A ruthless 20-time champion, yet highly regarded by all: punters, peers, colleagues, trainers, owners, opinion leaders, sports stars from other walks. Even his competitors speak warmly of him. Former weigh room rival Jamie Osborne said that he tried to dislike him, but failed.

The idea of retirement seems to rest fairly easily on McCoy’s shoulders now. His wife Chanelle tells him that it is the correct decision. His close friends Carl Llewellyn, Mick Fitzgerald and Richard Hughes say that his timing, as ever, has been impeccable. A letter from Sir Alex Ferguson says the same thing.

AP himself says that it is not that difficult now, simply because he is still riding, because today and tomorrow he will weigh out and get legged up in the parade ring. The difficult part will be when he is not riding any more.

“The thing will be when I leave racing, and my valet Chris Maude brings all my gear around to the house. I’ve got 16 saddles, God knows how many pairs of racing boots. The Foxes in Ireland have four saddles belonging to me, and all my boots there. When it all arrives back and it’s sitting there, that’s going to be the biggest shock.”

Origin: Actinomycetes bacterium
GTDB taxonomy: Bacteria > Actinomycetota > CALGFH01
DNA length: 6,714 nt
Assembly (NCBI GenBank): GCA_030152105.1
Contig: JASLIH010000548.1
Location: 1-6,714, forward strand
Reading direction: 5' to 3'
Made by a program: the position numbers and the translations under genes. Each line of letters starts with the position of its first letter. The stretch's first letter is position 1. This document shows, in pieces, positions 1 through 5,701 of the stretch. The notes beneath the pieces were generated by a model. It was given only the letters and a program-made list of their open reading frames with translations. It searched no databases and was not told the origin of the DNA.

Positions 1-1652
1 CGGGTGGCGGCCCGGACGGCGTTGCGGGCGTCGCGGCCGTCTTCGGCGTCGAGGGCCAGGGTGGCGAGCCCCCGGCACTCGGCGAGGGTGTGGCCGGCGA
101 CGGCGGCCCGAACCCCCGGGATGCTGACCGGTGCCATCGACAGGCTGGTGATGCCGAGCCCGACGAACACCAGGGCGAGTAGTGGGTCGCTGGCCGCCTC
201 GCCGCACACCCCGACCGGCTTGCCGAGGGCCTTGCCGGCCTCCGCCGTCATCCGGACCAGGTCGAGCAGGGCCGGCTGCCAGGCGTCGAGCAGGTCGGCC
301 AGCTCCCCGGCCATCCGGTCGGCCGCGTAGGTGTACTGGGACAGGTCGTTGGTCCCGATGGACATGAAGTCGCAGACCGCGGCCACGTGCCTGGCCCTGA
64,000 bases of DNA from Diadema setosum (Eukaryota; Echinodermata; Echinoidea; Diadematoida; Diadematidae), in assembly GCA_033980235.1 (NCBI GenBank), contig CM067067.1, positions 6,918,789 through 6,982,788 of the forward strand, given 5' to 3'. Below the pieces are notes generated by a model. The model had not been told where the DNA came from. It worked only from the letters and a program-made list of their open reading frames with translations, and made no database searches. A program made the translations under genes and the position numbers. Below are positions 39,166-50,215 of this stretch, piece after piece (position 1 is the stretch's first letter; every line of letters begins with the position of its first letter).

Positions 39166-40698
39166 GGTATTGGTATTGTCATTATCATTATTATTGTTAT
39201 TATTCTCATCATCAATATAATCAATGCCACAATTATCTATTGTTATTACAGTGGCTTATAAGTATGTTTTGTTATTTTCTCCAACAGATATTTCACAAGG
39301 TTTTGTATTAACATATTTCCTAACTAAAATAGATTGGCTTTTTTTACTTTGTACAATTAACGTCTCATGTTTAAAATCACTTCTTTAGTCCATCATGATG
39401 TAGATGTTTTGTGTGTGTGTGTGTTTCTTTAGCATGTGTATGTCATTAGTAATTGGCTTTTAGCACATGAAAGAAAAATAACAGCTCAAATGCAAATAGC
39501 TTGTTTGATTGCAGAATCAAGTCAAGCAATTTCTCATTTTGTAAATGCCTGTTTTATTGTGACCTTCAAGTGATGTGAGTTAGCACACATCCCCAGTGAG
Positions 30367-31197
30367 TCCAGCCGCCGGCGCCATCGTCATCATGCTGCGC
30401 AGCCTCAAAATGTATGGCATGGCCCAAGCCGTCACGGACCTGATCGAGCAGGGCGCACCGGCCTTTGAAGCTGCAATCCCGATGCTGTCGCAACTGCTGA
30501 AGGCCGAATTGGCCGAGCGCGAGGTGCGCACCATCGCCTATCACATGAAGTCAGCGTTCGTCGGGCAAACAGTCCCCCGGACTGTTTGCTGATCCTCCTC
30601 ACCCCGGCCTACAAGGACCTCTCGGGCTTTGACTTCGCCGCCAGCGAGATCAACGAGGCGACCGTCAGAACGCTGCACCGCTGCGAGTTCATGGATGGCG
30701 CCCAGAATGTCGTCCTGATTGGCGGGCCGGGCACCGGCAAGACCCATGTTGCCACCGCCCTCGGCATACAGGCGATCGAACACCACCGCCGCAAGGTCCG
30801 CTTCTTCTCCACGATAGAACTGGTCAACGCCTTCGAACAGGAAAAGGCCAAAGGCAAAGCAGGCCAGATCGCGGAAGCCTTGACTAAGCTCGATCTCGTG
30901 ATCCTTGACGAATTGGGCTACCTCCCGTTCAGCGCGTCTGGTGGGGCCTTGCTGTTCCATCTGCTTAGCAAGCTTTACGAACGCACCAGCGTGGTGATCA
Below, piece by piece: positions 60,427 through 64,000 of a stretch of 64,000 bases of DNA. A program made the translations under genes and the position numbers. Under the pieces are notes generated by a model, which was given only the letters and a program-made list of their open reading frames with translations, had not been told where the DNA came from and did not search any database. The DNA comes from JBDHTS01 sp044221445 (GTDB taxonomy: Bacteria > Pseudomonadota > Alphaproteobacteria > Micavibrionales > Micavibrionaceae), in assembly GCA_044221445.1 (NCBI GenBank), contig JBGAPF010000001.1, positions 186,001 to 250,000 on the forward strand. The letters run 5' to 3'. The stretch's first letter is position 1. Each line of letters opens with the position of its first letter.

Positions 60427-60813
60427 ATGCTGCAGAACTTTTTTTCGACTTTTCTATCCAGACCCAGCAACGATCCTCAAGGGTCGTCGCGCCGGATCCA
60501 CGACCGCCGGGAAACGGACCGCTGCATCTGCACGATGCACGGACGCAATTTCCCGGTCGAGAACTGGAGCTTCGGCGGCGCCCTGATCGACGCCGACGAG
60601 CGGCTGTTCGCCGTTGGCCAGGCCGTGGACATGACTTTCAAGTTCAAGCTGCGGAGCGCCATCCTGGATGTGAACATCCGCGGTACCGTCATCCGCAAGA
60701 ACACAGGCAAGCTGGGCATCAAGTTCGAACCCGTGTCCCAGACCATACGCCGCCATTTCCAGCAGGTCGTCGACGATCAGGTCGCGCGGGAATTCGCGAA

Tomorrow, when he rides Cantlow in the Irish Grand National, he will be riding in the Irish Grand National for the last time. Next Saturday, when he rides Shutthefrontdoor in the Aintree Grand National, he will be riding in the Aintree Grand National for the final time.

If he doesn’t win the Aintree National on Saturday, he will end his riding career at Sandown on Saturday 25th April. If he does happen to win the National on Shutthefrontdoor, however – and he is 7/1 favourite to do so – that will be it. He will dismount in the winner’s enclosure at Aintree and finish, right there and then.

That would be a fitting and remarkable end to one of the most outstanding sporting careers of all time.

© The Sunday Times, 5th April 2015